Return of the Condor: The Race To Save Our Largest Bird From Extinction

Return of the Condor: The Race To Save Our Largest Bird From Extinction

by John Moir

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Overview

Return of the Condor is far and away the best book on the subject. John Moir covered the condor recovery effort for magazines and newspapers for years and his extensive and award-winning journalism, including an investigative piece for Birding magazine, became this fine book. Moir presents a unique insider's view of the remarkable tale of saving a species from the brink of extinction. Down to a population of only twenty-two in the 1980s, the condor owes its survival and recovery to a team of scientists who flouted conventional wisdom and pursued the most controversial means to save it. John Moir's account shows the depth of their passion and courage and details the bitter controversy that led to a national debate over how to save America's largest bird.

Product Details

ISBN-13: 9781461749073
Publisher: Rowman & Littlefield Publishers, Inc.
Publication date: 10/01/2006
Sold by: Barnes & Noble
Format: NOOK Book
Pages: 272
File size: 8 MB

About the Author

John Moir is a naturalist and science educator, and his articles have appeared in the San Francisco Chronicle, The San Francisco Examiner, the San Jose Mercury News, and The Sacramento Bee, among others.

Read an Excerpt

RETURN OF THE CONDOR excerpt:

Chapter 1
The Last Condor



Jan Hamber faced an agonizing dilemma. The condor she had been tracking—the last member of its species to exist in the wild—had approached a trap site on remote Hudson Ranch north of Los Angeles. It was late on a spring day in 1987, and Hamber watched through binoculars as AC9 landed near the stillborn calf that served as bait. The condor circled the carcass, keeping his distance while a Golden Eagle fed on the calf. The sunlight accented AC9's intelligent eyes and bare, salmon-colored head. An ink-black ruff of feathers circled the base of his neck. As AC9 stretched and refolded his wings, the undersides flashing white, the sun sank lower over the chaparral-covered hills. But AC9 flew away without touching the carcass.
Hamber followed the bird in her car, tracking his radio signal to a roost site on nearby Brush Mountain. She wore a wool cap over her short brown hair, and a bulky light-blue goosedown jacket to ward off the cool air settling into the canyons. The tiny crow's feet at the corners of her eyes were evidence of the many hours she spent squinting through binoculars and spotting scopes.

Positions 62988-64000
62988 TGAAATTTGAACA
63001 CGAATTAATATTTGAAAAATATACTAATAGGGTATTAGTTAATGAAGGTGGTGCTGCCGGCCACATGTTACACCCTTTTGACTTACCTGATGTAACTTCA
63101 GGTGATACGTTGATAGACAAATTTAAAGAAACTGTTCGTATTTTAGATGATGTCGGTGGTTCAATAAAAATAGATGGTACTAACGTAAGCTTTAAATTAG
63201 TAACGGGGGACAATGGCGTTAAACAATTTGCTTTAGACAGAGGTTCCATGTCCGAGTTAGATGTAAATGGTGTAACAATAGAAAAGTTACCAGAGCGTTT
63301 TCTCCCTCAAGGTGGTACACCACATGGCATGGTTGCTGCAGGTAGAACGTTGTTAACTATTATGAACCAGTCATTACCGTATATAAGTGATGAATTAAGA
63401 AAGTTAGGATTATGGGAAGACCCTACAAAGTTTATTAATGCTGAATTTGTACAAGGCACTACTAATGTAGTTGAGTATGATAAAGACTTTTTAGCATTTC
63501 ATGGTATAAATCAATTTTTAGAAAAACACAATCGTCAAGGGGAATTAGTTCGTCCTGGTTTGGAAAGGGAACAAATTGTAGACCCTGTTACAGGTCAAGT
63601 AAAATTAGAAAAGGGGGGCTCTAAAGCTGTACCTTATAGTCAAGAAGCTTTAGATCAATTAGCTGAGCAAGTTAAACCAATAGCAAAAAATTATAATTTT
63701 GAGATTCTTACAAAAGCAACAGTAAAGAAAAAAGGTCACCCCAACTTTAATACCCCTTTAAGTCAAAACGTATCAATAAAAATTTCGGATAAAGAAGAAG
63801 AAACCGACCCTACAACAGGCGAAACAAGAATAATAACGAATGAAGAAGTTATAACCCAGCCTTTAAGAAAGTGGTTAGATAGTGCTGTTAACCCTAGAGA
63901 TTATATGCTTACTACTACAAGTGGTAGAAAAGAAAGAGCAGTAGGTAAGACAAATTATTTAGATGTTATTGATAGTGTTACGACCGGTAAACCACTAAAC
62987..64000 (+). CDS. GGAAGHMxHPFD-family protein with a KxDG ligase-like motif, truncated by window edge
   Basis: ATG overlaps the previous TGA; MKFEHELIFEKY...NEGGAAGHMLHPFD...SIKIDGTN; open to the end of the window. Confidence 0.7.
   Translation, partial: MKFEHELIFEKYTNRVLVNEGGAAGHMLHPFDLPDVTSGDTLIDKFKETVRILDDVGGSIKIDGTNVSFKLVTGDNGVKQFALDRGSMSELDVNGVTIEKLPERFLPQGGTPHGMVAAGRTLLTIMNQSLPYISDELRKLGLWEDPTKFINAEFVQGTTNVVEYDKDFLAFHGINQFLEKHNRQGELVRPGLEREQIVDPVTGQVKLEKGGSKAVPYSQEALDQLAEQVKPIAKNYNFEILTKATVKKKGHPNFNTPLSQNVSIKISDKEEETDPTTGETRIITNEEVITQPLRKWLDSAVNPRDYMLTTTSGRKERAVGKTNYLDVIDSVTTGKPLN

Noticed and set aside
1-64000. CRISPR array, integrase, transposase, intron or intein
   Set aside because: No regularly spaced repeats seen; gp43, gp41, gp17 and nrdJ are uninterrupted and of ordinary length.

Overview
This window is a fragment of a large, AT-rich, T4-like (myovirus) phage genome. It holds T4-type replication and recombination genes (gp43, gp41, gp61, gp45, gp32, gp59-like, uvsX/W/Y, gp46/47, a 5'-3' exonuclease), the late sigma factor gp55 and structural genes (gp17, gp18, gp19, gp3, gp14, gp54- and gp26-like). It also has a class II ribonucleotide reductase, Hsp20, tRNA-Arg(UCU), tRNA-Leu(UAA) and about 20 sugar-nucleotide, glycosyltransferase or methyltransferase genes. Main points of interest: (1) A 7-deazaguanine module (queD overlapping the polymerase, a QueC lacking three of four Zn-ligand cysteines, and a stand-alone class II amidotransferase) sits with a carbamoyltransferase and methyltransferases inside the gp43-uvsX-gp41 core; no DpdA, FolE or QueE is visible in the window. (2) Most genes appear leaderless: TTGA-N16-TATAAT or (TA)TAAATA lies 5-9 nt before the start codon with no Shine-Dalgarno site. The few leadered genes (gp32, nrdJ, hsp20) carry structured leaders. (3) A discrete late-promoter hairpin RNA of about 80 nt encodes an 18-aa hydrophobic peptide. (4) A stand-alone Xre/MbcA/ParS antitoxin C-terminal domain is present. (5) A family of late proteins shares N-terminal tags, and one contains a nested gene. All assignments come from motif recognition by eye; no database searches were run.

When Jan first encountered AC9 in 1980, he was still a downy young chick in his nest, and over the years she had watched him mature into an adult bird. She had a photograph from two months earlier of AC9 looking down from a bare oak tree as biologists carried away the only other remaining wild condor, which they had just captured. A mere 27 condors were left in the world: the recovery effort Jan worked for represented the last hope for saving the species from extinction. And AC9 was crucial to their success.
Darkness forced Hamber to make a momentous decision. "I knew what would happen," she told me years later, the memories still vivid. "AC9 had seen the carcass, but he hadn't eaten yet. He would come back the next day." She took a breath and considered her next move. Should she notify her team of fellow condor biologists to set a trap for AC9 in the morning? Or should she simply turn her car homeward, leaving the last wild condor his freedom? "I realized not a single soul in the world knew about this except me. I could call in the team to capture AC9. But if I didn't make that call, no one would ever know."
Jan checked the dashboard clock. Doing nothing was a decision by default—she needed to take charge, to make up her mind. Had any other human ever confronted such a quandary, she wondered: knowingly capturing the last individual of a species? Despite the work of all the science panels and government agencies, tonight this decision was hers alone. The future of the last wild condor, and perhaps of the species itself, rested in her hands. Earlier in the day she'd listened as the call of a Red-tailed Hawk echoed down a nearby canyon; she knew her call would reverberate even louder and longer, quite probably through the rest of her life. She thought again: This recovery effort is the last hope.


Table of Contents

Introduction
Chapter 1 The Last Condor
Chapter 2 Giant Avian Primates
Chapter 3 Dancing Molokbes and Sinister Buzzards
Chapter 4 Dr. Jekyll and Mr. Hyde
Chapter 5 Death of a Chick
Chapter 6 Doin' the Double-Clutch Two-Step
Chapter 7 Point of No Return
Chapter 8 Kids on the Loose
Chapter 9 A Senseless Shooting
Chapter 10 AC8's Day in Court
Chapter 11 Shadows in the Sky
Chapter 12 Homeward Bound
Appendix 1 Where to See Condors
Appendix 2 How to Learn More About Condors

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